The Turning Point Gratitude Project launched Tuesday June 2nd with a session introducing permaculture theory, ethics and principles to the participants. Permaculture is as much about creating social abundance as it is about ecological abundance. We discussed our hopes or goals for the course, and what our expectations are. Community is all important, and the bonding of a PDC cohort is something which provides grace and beauty to the final group design.
The first session took place at Turning Point of Windham County and involved a walk through the site, including the building. The participants became familiar with the permaculture principles: Observe & Interact, Catch & Store Energy, Obtain a Yield, Self-Regulate/Accept Feedback, Use & Value Renewables, Produce No Waste, Design from Patterns to Detail, Integrate, Slow, Small Solutions, Use & Value Diversity, Value the Marginal.
As we toured the site for the first time together, we noticed where these principles and correlating ethics of Care for the Earth, Care for People, and Fair Share are already being demonstrated. Participants were introduced to the concept of “stacking functions”, which is to receive many types of yields from one item, such as a tree, or a chicken, or a fence. Students looked for evidence of this on the site.
Our role as designers is to recognize what is working, and to help build on the successes which exist in the ecosystem. (Tuesday June 9th we will look at the existing conditions at a homestead on Bonnyvale Road. If you’d like to join us, please contact me by close of business Monday June 8th.)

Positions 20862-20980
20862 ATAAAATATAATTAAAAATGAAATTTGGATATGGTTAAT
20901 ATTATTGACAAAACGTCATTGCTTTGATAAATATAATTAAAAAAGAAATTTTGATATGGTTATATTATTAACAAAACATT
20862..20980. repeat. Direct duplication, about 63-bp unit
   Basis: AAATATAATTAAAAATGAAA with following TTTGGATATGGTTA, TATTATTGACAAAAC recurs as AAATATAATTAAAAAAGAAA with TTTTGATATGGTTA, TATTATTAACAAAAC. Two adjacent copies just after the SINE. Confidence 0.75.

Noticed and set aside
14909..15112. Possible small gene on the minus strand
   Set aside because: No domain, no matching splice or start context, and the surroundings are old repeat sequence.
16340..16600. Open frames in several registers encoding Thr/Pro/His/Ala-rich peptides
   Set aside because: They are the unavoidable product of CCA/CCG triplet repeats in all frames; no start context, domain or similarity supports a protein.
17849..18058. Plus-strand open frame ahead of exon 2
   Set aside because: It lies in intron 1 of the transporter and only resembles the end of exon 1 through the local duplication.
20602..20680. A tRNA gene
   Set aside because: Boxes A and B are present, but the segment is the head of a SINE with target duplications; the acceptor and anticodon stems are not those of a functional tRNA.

The enthusiasm in the group was very inspiring. As is the case for many budding permies, being around people who share your love and support for ecosystems is heady stuff. Understanding the dynamics of the natural system and viewing it through a permaculture lens enhances the way you look at all the ecosystems in your life: natural, social and professional.
Session 2 ~ Tuesday, June 9, 2015
6 BTT Hours or EBT card FREE (Inquire if you would like to join us for a nominal fee)
Water & Landscape, Soil & Earthworks
In this session you will visit a homestead in Guilford where hugel culture is being implemented. We will dive more deeply into the interaction between water and land, and what the consequences are when we disturb the land without understanding how its systems work
Observe & Interact, Catch & Store Energy, Obtain a Yield, Self-Regulate/Accept Feedback, Use & Value Renewables, Produce No Waste, Design from Patterns to Detail, Integrate, Slow, Small Solutions, Use & Value Diversity, Value the Marginal
♦ Care for the Earth – Environmental goals
♦ Care for People – Social goals
♦ Fair Share – Embrace justice for all beings
How are you affecting the water cycle where you live? What are the duties of water? How can you design so you support your water and soil relationship, and accomplish as many functions as possible? The best question is the one that is asked.
♦ We continue to build a cooperative and non-threatening environment in which to learn.
♦ In understanding of how soil and water are intricately linked, demonstrated by hugel culture.
♦ An understanding of how soils and plants can provide carbon sequestration.
♦ Become familiar with designs that have dealt with soil issues successfully.